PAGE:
Review by Ren Zelen
Directed by: Jamie Weston
Starring: Becky Fletcher, Kate Lister, Julia Eringer, Richard Summers-Calvert, Alex Sawyer, Klariza Clayton Scott Chambers, Therica Wilson-Read
A nasty prom prank by a group of schoolmates goes horribly wrong, leaving a young girl disabled. Eight years later, the only participant who went to jail is released (the others having all run from the scene). Mysteriously, the whole group receive invitations (although inexplicably, ‘plus ones’ are allowed) to a remote manor house in the countryside for a class reunion, where a masked maniac doles out the rough justice that is long overdue (well, not justice for all, as some of the ‘plus ones’ were uninvolved, but hey, collateral damage or… whatever).
Does this sound familiar? If you are a fan of horror movies, I would imagine it does. This tried and tested horror formula is the scenario presented by Jamie Weston (shorts: Sinners; Tales from the Apocalypse: Silent Dawn) in his movie Fox Trap - a British slasher film from a screenplay by producer Scott Jeffrey (The House on Elm Lake; Unhinged).
When your directorial feature debut is touted as being a homage to past horror slasher greats, it needs to have something to say about the genre. So, the question is, can Mr. Weston do anything imaginative with this format? The answer is - not really.
The atmosphere from the outset is one of antagonism, but as none of the characters are sympathetic, likeable or even distinctive, it makes it difficult to believe that they were ever a close-knit group of friends, or care when the bloody retribution begins to take place.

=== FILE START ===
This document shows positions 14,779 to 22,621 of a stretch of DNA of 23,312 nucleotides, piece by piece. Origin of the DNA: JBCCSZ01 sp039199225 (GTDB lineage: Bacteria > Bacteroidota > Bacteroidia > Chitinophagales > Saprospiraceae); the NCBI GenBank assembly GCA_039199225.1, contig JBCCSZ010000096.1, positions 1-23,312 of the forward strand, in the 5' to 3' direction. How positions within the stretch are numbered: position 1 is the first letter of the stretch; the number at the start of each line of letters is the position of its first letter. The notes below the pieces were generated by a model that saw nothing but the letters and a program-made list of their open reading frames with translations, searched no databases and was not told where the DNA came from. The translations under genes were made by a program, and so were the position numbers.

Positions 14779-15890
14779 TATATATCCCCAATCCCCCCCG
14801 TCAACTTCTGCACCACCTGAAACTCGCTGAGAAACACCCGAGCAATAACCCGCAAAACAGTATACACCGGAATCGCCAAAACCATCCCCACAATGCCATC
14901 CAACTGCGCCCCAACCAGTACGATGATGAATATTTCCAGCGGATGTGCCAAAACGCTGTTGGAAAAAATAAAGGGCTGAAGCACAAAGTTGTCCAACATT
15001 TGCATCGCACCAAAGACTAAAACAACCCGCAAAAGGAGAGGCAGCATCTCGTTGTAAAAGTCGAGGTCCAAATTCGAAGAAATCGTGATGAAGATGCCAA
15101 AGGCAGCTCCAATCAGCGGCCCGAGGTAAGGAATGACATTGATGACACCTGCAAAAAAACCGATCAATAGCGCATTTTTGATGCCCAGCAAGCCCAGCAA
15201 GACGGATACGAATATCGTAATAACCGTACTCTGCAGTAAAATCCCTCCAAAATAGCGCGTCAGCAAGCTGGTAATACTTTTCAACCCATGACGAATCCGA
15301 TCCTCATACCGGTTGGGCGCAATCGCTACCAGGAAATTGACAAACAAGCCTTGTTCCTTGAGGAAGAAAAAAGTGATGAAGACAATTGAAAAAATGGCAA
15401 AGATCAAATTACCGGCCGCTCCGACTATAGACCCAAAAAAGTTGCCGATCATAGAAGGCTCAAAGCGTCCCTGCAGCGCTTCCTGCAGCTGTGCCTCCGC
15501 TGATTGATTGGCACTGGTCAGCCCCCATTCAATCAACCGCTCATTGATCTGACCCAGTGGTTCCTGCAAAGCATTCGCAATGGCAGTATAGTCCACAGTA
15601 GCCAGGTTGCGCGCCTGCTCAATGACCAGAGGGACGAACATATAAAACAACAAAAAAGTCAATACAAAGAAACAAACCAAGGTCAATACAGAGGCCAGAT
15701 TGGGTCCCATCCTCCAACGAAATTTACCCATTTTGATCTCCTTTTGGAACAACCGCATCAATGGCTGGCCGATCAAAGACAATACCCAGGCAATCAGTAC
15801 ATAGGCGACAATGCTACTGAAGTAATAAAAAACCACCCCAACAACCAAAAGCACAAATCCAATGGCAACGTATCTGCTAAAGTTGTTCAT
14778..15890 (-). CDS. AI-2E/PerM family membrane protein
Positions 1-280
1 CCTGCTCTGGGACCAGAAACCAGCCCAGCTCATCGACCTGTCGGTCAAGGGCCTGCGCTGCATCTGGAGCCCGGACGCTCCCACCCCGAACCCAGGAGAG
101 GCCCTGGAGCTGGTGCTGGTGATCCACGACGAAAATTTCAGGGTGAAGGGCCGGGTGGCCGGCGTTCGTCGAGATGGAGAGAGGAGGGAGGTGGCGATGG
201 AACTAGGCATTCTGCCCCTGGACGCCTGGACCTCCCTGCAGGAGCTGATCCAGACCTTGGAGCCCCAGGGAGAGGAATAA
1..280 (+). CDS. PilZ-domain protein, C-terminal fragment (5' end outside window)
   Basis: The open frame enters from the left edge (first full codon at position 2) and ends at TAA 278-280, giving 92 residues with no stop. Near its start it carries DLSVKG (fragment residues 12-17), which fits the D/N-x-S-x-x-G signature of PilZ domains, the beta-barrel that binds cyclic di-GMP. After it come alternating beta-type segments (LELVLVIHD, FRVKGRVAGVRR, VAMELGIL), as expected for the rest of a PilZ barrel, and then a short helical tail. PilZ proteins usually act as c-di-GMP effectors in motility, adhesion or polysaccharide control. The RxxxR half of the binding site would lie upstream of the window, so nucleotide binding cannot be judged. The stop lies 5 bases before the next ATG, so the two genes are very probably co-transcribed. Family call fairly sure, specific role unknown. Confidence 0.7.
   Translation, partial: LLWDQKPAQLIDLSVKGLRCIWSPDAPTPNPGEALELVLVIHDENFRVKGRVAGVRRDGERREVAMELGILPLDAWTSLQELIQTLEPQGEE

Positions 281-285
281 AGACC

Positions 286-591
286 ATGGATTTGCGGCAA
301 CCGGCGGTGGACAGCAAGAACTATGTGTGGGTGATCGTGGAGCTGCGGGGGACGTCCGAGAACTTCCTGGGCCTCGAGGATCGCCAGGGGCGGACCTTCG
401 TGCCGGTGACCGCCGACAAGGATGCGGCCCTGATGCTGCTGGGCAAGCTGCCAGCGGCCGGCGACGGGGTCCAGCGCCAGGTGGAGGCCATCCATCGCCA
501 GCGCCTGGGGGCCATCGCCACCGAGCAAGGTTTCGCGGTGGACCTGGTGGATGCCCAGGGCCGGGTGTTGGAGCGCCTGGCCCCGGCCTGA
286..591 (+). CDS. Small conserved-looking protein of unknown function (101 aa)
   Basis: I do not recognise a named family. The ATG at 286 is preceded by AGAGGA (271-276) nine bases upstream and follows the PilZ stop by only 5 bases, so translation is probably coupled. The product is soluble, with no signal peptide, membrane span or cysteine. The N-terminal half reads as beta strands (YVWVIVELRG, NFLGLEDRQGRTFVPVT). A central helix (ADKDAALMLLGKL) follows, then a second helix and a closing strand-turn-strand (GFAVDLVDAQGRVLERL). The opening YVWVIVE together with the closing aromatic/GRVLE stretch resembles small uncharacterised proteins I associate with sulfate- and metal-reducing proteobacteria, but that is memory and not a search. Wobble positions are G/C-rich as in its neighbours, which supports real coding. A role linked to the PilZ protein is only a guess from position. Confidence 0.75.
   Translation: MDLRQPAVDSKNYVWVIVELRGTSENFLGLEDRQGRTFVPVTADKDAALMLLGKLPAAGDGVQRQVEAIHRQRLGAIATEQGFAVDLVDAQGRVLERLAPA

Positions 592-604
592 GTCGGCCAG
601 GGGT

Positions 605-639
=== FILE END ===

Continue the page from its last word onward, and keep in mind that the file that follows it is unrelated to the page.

A kind of ‘Truth or Dare’ game is introduced as a blatantly contrived device by which the characters at the ill-fated reunion are able to bicker about whose fault the erstwhile tragedy was, and throw the blame around. Too much time is spent setting up the rather two-dimensional characters and their disputes, watering down any shock value when their in-fighting is interrupted by an occasional killing.
Weston tries to add some suspense by latterly casting doubts as to who the murderer behind the inevitable mask and cloak might be, but ultimately, there isn’t much in the way of options, so the tension doesn’t really bite.
So then the horror must lie with the modus operandi of the murderer? Again, it’s all pretty much been done to death (pardon the pun) since Halloween and Scream, and this film doesn’t even have the excuse of being ironic. Even the camera work comprises of mostly similar medium shots and close ups.
So, is the horror to be found in imaginative methods of dispatching the victims a la Saw? Once again, not really – there is one protracted hammer attack which would have likely dispatched the victim rather quickly, so it only serves to stretch one’s credibility.
Eventually some plot twists and reveals are introduced, but it’s too little, too late. There are few tense set pieces or chases to make an impact within a flimsy narrative. Revenge is only ever as interesting as the personalities involved and the unusual circumstances surrounding them.
Fox Trap is a run of the mill-masked-stalker-in-the-house film with only a small amount of suspense and no truly memorable horror moments. There is nothing to distinguish it from the myriad of other horror movies being released, or as a loving salute to slashers past.
Fox Trap is scheduled for a summer 2017 release.